Bitless Riding


Have you thought of trying a bitless bridle or are you in the process of making the transition?

Jumping Bitless

Maddie jumping Whimsy bitless

I’m not a trainer who feels you must go bitless. I do believe that everyone should try it out and see if it works. If your horse can safely and happily work in a bitless bridle then it’s another step you can take to help your horse feel more comfortable in your ridden work.

I’m currently making the transition with my mare, Extra. She’s going well in the bitless, and I’m finding it’s excellent for keeping me honest about riding her body and not her mouth to give her cues.

Whimsy has been bitless for about a 1.5 years now and I’ve helped a number of students make the switch with their horses.

Bitless close up

I recommend trying out different bitless options. My favourite bitless solution is simply a halter or sidepull. Whimsy is ridden in a noseband which connects to her regular bridle cheek pieces. This noseband has rings built into it for the reins to attach.

I choose the sidepull most frequently because the average horse already understands how to steer well in a halter. Also I’ve found some horses have objections to the bitless bridles which provide pressure with a squeezing action on their faces. I also know horses that go very well in the head squeezers, so try a few options and see what works.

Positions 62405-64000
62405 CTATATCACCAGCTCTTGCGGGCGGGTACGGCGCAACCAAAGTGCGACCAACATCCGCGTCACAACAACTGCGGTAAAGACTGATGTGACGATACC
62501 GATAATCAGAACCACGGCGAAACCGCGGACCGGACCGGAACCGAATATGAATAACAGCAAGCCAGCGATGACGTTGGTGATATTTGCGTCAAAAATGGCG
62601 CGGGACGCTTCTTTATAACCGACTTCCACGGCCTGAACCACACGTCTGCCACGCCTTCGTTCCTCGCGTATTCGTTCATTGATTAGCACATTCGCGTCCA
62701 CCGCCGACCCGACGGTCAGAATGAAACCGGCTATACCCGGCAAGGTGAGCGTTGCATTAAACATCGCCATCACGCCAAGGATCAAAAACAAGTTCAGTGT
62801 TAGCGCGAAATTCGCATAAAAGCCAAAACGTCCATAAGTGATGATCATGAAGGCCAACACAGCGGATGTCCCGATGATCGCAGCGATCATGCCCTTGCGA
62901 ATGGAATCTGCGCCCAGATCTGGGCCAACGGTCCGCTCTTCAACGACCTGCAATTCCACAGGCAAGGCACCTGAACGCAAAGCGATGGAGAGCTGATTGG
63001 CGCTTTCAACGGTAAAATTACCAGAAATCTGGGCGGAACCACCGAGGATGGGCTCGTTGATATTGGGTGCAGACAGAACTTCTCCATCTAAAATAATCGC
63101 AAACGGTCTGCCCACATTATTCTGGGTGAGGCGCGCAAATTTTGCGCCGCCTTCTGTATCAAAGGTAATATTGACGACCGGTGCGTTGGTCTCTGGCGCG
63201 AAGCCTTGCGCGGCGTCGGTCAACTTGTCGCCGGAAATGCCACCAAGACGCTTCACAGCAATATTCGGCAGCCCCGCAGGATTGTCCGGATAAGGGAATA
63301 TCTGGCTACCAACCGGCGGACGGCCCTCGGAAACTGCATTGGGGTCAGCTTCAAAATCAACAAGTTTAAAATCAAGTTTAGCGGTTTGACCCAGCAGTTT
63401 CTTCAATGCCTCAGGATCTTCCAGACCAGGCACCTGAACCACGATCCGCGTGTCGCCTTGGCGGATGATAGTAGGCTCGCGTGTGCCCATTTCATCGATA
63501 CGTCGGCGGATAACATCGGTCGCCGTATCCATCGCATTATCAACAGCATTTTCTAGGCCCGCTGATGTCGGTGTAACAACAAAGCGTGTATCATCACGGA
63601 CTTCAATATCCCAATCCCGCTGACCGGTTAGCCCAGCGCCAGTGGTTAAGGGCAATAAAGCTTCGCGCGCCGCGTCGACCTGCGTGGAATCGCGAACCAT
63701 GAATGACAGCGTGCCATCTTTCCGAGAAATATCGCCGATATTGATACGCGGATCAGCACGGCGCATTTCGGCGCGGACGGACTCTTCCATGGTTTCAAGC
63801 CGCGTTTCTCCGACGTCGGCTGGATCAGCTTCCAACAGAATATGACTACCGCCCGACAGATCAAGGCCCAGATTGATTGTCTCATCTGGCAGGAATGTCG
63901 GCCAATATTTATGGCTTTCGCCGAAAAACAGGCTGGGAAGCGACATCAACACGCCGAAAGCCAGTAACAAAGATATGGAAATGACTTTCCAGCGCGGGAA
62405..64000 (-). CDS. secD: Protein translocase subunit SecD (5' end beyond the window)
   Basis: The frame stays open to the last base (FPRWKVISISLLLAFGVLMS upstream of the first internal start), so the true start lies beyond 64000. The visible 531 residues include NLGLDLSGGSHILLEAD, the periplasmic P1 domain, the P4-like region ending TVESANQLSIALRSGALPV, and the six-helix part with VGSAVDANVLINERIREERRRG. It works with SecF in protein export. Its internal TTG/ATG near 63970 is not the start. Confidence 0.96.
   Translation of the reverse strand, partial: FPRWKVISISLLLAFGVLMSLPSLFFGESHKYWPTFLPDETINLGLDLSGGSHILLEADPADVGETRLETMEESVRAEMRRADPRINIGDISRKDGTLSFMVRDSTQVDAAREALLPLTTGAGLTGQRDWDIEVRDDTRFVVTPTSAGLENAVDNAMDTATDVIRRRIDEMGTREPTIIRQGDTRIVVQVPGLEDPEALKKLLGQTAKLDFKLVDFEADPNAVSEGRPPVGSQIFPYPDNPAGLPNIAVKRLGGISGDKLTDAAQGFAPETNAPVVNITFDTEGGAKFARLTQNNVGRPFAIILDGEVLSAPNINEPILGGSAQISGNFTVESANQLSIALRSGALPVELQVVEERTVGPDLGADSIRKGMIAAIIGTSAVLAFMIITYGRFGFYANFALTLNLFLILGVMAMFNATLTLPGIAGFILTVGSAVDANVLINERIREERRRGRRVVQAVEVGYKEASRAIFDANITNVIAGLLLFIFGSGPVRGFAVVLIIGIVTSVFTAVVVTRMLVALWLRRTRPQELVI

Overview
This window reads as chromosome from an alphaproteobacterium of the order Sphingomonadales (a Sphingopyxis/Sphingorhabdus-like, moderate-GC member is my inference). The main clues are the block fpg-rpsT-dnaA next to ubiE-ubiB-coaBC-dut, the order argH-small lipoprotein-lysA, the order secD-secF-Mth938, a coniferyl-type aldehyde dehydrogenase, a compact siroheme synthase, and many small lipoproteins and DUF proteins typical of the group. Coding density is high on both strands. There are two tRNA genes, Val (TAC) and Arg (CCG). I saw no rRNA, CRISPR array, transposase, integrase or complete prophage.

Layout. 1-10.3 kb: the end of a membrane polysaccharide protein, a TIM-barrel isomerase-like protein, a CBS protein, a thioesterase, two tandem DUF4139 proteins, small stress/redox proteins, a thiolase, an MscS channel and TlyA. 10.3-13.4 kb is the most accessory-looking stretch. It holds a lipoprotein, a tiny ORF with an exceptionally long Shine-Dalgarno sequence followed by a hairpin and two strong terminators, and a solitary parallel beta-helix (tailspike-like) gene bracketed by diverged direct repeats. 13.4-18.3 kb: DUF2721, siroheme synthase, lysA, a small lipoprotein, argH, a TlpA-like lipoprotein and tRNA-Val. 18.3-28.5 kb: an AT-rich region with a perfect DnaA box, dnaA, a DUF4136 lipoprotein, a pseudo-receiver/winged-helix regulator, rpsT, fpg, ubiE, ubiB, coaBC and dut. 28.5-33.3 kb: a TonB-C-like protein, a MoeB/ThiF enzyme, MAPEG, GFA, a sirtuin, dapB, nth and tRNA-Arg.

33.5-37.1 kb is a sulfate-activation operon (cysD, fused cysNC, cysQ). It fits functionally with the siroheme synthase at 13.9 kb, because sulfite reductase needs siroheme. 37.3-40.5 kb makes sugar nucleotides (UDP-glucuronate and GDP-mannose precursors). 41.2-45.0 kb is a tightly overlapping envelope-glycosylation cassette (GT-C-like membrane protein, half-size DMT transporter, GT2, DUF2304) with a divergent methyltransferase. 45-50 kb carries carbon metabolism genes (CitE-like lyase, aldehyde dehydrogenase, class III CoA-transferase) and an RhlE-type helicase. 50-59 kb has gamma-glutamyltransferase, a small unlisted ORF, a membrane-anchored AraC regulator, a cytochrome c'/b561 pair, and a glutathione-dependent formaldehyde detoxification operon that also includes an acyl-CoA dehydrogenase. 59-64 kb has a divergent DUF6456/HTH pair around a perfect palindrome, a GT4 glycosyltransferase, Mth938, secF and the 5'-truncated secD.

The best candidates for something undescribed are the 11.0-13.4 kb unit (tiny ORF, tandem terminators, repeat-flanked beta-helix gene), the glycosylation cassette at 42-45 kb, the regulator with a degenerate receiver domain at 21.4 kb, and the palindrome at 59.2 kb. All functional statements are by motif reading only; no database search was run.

To prepare for the bitless make sure you practice steering and driving from the ground first.  It’s not a good idea to introduce new tack and then to ride off into the sunset.  Take the time to prepare carefully by checking that your horse understands how to turn, halt and back up without a bit.

Danna rides Lacey bitless on the trail

Danna rides Lacey bitless on the trail

Practice your initial bitless riding in a safe, quiet, enclosed space.  As with all training, once you’ve mastered the basics then you can gradually increase the level of difficulty and distractions.

I see a lot of posts on forums about horses in severe bits and also people seeking the ultimate bit solution.  If your horse is out of control or unhappy in a snaffle or bitless bridle then it’s time to check their teeth or see if they have other physical problems.  Once you’ve determined that your horse’s body is healthy then it’s time to put more effort into the basic training of your horse.  Any horse can go well in a simple bit or bitless bridle with the appropriate amount of schooling.

As with all bridle options, keep working on your balance, aids and timing so that regardless of what tack you use, you’re providing the mildest and most effective signals possible when training.